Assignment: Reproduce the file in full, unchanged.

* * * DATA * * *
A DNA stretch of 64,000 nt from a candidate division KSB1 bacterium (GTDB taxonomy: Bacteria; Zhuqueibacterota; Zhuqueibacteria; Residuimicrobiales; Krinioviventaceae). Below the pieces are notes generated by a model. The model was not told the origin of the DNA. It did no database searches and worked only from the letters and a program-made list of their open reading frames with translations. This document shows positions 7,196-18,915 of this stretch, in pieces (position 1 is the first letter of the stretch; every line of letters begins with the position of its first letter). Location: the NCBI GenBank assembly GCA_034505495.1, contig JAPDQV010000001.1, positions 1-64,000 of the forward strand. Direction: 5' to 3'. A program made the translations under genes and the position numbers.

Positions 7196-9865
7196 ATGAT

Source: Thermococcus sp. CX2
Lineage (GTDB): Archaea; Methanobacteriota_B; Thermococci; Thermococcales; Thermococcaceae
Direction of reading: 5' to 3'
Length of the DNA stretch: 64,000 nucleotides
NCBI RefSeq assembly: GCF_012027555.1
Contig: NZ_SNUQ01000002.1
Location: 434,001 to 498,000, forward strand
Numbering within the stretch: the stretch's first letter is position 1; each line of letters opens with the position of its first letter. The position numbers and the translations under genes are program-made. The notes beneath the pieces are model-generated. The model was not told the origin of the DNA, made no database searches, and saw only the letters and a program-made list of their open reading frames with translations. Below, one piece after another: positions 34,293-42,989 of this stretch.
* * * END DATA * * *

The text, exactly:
A DNA stretch of 64,000 nt from a candidate division KSB1 bacterium (GTDB taxonomy: Bacteria; Zhuqueibacterota; Zhuqueibacteria; Residuimicrobiales; Krinioviventaceae). Below the pieces are notes generated by a model. The model was not told the origin of the DNA. It did no database searches and worked only from the letters and a program-made list of their open reading frames with translations. This document shows positions 7,196-18,915 of this stretch, in pieces (position 1 is the first letter of the stretch; every line of letters begins with the position of its first letter). Location: the NCBI GenBank assembly GCA_034505495.1, contig JAPDQV010000001.1, positions 1-64,000 of the forward strand. Direction: 5' to 3'. A program made the translations under genes and the position numbers.

Positions 7196-9865
7196 ATGAT

Source: Thermococcus sp. CX2
Lineage (GTDB): Archaea; Methanobacteriota_B; Thermococci; Thermococcales; Thermococcaceae
Direction of reading: 5' to 3'
Length of the DNA stretch: 64,000 nucleotides
NCBI RefSeq assembly: GCF_012027555.1
Contig: NZ_SNUQ01000002.1
Location: 434,001 to 498,000, forward strand
Numbering within the stretch: the stretch's first letter is position 1; each line of letters opens with the position of its first letter. The position numbers and the translations under genes are program-made. The notes beneath the pieces are model-generated. The model was not told the origin of the DNA, made no database searches, and saw only the letters and a program-made list of their open reading frames with translations. Below, one piece after another: positions 34,293-42,989 of this stretch.